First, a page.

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2016

Current debates in 2016:
Current debates that concern law and religion issues in 2016 the Czech Republic are immigration, before all from Islamic countries, relations of the public to Islam, and (...)

  • Current debates in 2016:

Current debates that concern law and religion issues in 2016 the Czech Republic are immigration, before all from Islamic countries, relations of the public to Islam, and reactions to the Islamic terrorism in all the Europe and America.

Immigration

One case especially attracted the attention of the public. It was the attempt to accept Arabic immigrants of Christian faith from Iraq, from January till April 2016. Organizers hoped it would be easier to integrate these people, with a cultural background closer to the Czech society than Islamic ones. The second reason was the offer of Christian denominations in the Czech Republic to take care of the immigrants, with the help of Czech Christian families and facilities. The first phase of organized immigration was to bring to the Czech Republic 153 immigrants from Iraq.

The process was thoroughly organized by a foundation led by Czech Christians from several denominations with the help of the Czech State, especially the Ministry of Interior of the Czech Republic. 89 immigrants came by plane to the Czech Republic, and were accommodated in well prepared adequate facilities. The language and professional teachers were ready to do all for their integration in some months. After this preparatory course they had secured work places and permanent residence in the Czech Republic. Their further integration was even prepared, with the help of Christian denominations.

After some time, part of these immigrants decided to immigrate illegally to Germany, and a another part returned home. The rest of them stayed in the Czech Republic and fulfilled the agreed requirements.
The above-mentioned behaviour of a substantial part of the immigrants disappointed the Czech public, even the Christians. The transmigration of a group to Germany is especially still connected with bitterness. The behaviour of these immigrants, who had been like the others accepted with love as asylum seekers, seemed to have a rude economic background. The knowledge of their ingratitude is an obstacle to the further opening to immigration.

Property settlement

Other topic of debates has been the practical realization of the Act No. 428/2012 Sb., on Property Settlement with Churches and Religious Societies. The Act lays down the process of partial restitution of economic property and its partial compensation. Litigation concerning the restitution of some pieces of church property was the topic of media discussions. Some cases have been settled to the detriment of religious institutions, only because of formal reasons.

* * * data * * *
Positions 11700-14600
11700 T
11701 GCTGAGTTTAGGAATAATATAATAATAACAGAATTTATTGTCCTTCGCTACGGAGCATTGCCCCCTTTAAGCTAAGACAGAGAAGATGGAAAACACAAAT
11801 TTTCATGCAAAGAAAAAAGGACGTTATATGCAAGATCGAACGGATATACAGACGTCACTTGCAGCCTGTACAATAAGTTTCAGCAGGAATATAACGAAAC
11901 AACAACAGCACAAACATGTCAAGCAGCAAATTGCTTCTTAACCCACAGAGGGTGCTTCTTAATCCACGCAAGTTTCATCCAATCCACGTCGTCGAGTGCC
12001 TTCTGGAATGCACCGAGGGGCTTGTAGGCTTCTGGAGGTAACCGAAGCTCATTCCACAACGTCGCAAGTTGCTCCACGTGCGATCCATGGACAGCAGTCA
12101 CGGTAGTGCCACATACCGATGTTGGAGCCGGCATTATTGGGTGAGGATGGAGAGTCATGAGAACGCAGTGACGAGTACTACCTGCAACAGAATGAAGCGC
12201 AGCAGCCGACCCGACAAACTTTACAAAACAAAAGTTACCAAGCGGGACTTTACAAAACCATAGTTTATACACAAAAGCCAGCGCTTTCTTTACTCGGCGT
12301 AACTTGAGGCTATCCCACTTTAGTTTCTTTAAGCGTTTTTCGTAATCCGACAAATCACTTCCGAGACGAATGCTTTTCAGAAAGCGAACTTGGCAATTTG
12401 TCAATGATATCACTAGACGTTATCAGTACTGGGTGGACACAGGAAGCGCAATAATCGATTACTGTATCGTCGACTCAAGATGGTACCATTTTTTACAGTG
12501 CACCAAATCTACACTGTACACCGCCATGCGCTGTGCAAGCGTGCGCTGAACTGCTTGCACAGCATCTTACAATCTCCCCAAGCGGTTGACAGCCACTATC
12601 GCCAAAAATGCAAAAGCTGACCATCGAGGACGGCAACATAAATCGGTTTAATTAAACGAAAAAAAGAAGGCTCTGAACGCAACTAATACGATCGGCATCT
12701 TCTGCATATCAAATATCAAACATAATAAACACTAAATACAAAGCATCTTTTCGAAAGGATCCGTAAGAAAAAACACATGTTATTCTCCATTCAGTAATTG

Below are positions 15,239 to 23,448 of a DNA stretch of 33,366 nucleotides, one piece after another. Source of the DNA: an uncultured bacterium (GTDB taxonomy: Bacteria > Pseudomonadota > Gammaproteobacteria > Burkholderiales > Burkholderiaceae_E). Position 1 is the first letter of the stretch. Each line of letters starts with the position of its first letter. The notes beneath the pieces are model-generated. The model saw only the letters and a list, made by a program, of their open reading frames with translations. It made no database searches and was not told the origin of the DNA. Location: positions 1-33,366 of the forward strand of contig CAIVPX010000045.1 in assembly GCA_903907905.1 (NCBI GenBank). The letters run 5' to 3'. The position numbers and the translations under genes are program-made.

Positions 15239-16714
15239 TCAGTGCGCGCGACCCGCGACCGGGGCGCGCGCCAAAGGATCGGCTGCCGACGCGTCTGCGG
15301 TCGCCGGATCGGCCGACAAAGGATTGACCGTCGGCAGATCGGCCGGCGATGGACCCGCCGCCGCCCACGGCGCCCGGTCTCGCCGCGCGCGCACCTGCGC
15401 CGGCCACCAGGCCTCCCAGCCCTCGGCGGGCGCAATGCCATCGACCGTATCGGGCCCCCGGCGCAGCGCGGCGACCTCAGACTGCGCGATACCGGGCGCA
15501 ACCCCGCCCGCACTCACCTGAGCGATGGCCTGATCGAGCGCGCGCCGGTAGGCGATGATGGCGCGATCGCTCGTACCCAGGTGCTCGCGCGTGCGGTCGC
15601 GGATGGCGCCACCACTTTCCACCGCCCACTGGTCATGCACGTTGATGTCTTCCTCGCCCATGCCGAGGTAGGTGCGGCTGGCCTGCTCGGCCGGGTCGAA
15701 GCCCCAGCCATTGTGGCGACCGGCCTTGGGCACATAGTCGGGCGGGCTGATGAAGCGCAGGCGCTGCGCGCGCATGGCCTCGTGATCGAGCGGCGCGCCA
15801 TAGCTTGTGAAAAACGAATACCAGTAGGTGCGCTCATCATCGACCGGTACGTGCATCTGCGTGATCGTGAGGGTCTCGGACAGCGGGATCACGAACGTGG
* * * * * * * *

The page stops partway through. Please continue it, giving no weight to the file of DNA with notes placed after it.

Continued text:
• Good Friday, a national public holiday of the Czech Republic

The Senate, the second chamber of the Czech Parliament, approved on its session on 2 December 2015 an amendment to an Act on holidays reintroducing Good Friday as a national statutory holiday of the Czech Republic. The bill was submitted by a group of 93 deputies of the House of Deputies, a lower chamber of the Czech Parliament, belonging to various political parties. The Act was signed by the President of the Czech Republic and published under No. 359/2015 Sb. It came into force on 21 December 2015.
Good Friday had been a national public holiday from the founding of Czechoslovakia in 1918 till 1952, when it was cancelled as a legal holiday by the communist regime.
The number of public holidays in the Czech Republic is 14.

5 December 2016

2014

Three newly registered religious communities
In 2013, three new religious communities were registered in the Czech Republic. In March 2013, the Church of Saint Gregory the Illuminator, mostly (...)

  • Three newly registered religious communities

In 2013, three new religious communities were registered in the Czech Republic.
In March 2013, the Church of Saint Gregory the Illuminator, mostly composed of Armenian members living in the Czech Republic, was registered.
The second religious community to be registered in 2013 was the Salvation Army. It had been active in democratic Czechoslovakia since 1919, but the Nazi and communist regimes interrupted its activity. It was renewed in 1990 as a civic association under the influence of the Dutch mission. Its registration as a religious community took place in September 2013. The Salvation Army manages several charitable institutions in different parts of the Czech Republic.
The third religious community, registered in October 2013, is the New Life Church. It is one of the five “faith churches”, which have spread throughout the Czech Republic during the last decades. The other four have been registered respectively in 2007, 2009, 2010 and 2012.
Each of these newly registered religious communities gathers more than 300 adult members. The competent body for the registration of religious communities is the Department of Churches of the Ministry of Culture of the Czech Republic. There are currently thirty-six registered religious communities in the Czech Republic.

4 April 2014